Variables can be used more than once in a query, and a term can contain more than one variable.

Variables in the SELECT clause determine the “rows” that get returned as the result of a query.

Basic Query Construction

To start, let’s list all of the VAVs in the building. To do this, we want to find all nodes that have a rdf:type edge (which indicates instantiation) to the brick:VAV node which represents the Brick VAV class. In the corresponding triple, we will put rdf:type in the “predicate” slot and brick:VAV in the “object” slot. In the subject slot, we will place a variable that will be populated when the query executes:

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?vav rdf:type brick:VAV

This corresponds to finding instances of the following subgraph:

Listing Neighbors

A natural question when interacting with a new Brick model is what kind of information is associated with a particular VAV. We can express this as a SPARQL query by seeing which triples exist that have a VAV as the subject.

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ex:VAV_RM-1100D   ?pred   ?obj

This corresponds to finding instances of the following subgraph:

Listing Types

The above queries work well if we know the exact classes instantiated in our Brick model. If we don’t have this information and want to discover it, we can leverage Brick’s class hierarchy.

A common use case is finding which kinds of temperature sensors exist in the Brick model. The basic form of this uses both the rdf:type relationship (instantiation) and the rdfs:subClassOf relationship. By default, mentioning a predicate only traverses a single edge in the graph. We use SPARQL’s * operator to match “0 or more” instances of an edge to transparently query more than one level of the hierarchy. SPARQL also provides a + operator to match “1 or more” edges.

This matches instances that are immediate subclasses of brick:Temperature_Sensor

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?sensor   rdf:type/rdfs:subClassOf    brick:Temperature_Sensor

This matches instances of brick:Temperature_Sensor as well as instances of any subclass of brick:Temperature_Sensor

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?sensor   rdf:type/rdfs:subClassOf*    brick:Temperature_Sensor

This query corresponds to the following subgraph in the case of Zone Air Temperature Sensors

We can now run this query on our real Brick model to see what flavors of Temperature Sensor exist

If we are not interested in the intermediate class name, we can combine the expression of the rdf:type and rdfs:subClassOf* predicates using the / SPARQL operator:


One of the main benefits of Brick is its ability to represent multiple building subsystems and query across them. We will explore these capabilities of Brick through the implementation of two analytics applications: - Stuck Damper Detection - Simultaneous Heating and Cooling Detection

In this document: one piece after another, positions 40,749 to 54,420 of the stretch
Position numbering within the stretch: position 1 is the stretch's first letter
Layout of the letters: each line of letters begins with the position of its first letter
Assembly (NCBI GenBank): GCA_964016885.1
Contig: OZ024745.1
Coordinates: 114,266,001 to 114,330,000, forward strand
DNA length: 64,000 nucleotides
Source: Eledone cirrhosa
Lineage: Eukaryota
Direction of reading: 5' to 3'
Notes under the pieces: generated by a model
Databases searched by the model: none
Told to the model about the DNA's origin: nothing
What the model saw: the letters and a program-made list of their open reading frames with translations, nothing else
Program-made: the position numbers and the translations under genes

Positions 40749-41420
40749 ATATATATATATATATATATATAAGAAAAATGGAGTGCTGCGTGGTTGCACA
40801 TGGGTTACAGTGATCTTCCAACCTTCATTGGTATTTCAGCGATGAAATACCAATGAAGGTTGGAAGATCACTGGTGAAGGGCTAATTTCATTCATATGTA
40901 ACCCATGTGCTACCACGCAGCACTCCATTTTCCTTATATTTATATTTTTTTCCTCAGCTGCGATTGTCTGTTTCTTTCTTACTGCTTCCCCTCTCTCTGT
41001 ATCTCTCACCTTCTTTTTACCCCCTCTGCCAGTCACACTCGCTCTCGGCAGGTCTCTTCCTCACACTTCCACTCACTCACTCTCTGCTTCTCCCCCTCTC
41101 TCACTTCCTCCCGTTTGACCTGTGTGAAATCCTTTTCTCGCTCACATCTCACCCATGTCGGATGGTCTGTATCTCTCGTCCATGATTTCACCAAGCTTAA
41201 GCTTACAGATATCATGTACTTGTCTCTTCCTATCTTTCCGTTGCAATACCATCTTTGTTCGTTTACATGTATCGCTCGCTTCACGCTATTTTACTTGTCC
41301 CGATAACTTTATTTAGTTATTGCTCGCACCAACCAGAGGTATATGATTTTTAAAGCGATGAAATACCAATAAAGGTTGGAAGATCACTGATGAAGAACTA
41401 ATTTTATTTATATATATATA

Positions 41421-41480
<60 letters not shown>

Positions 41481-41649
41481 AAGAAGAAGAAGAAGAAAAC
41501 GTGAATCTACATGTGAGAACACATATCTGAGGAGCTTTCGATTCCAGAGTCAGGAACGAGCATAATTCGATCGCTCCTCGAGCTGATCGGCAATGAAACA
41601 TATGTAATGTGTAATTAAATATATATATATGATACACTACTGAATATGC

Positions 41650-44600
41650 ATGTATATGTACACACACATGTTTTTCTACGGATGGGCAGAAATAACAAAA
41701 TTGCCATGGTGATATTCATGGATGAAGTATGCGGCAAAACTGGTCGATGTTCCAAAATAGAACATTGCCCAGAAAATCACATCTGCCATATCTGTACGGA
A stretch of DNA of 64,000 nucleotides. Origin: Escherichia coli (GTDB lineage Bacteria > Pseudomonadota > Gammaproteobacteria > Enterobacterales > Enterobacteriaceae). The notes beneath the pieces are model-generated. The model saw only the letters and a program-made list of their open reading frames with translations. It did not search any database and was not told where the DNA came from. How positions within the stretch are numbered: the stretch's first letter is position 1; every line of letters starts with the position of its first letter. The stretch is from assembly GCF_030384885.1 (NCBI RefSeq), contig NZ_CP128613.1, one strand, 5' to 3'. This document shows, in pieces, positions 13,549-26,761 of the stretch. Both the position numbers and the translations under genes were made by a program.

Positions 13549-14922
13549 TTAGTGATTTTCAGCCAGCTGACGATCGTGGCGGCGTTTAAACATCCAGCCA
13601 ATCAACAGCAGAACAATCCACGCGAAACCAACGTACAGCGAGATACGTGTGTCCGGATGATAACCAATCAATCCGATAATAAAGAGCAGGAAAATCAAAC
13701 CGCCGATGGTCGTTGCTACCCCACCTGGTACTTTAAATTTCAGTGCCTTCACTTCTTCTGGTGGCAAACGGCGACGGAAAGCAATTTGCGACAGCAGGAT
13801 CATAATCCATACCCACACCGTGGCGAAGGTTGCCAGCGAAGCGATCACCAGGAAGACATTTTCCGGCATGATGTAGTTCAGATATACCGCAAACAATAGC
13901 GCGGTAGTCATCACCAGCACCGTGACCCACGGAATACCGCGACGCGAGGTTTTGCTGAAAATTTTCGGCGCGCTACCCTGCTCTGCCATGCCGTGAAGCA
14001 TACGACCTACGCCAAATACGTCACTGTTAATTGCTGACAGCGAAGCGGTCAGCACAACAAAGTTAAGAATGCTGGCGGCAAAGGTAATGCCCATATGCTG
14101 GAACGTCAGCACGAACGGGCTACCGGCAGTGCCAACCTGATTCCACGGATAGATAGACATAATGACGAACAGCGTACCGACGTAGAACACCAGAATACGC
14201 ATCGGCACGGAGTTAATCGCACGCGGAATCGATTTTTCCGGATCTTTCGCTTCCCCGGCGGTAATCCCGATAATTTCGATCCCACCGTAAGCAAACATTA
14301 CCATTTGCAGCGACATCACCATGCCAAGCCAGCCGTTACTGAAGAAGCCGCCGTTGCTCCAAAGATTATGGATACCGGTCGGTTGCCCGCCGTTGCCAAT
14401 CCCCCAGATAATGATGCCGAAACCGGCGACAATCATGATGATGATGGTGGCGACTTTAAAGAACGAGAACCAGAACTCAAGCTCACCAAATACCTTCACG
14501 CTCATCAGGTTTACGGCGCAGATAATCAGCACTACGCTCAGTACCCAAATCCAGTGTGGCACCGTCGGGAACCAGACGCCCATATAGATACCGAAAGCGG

The point of these explorations is not to implement cutting-edge fault detection/diagnosis algorithms, but rather to illustrate how Brick can make it easier to find the relevant data streams and make an implementation portable across buildings.

Stuck Damper Detection

One method of detecting stuck dampers is to look at the difference between the supply air flow sensor and setpoint for a VAV.

  • If the measured air flow is within some delta of the air flow setpoint, then the damper is fine
  • Else, it might be broken

First, we write the Brick query(ies) to extract the relevant data streams: namely, the supply air flow sensor and supply air flow setpoint for each VAV in our building. In addition to the names of those points, we also extract from the Brick model some “timeseries identifier” that will point us to where we can obtain the actual data. Here, we use the brick:hasUuid relationship which points to an RDF literal corresponding to the name of a CSV data file.

Lets progressively build up the query. First, lets begin by identifying all the VAVs in the building:

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?vav   rdf:type    brick:VAV .

We will then identify the supply air flow setpoints and sensors using the rdf:type relationship, and because they measure an aspect of a VAV, we know they will be related to a VAV using the isPointOf relationship.

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?setpoint   rdf:type     brick:Supply_Air_Flow_Setpoint .
?sensor     rdf:type     brick:Supply_Air_Flow_Sensor .
?setpoint   bf:isPointOf brick:VAV .
?sensor     bf:isPointOf brick:VAV .

Lastly, we pull out the UUIDs for the timeseries

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?setpoint   brick:hasUuid  ?setpoint_uuid .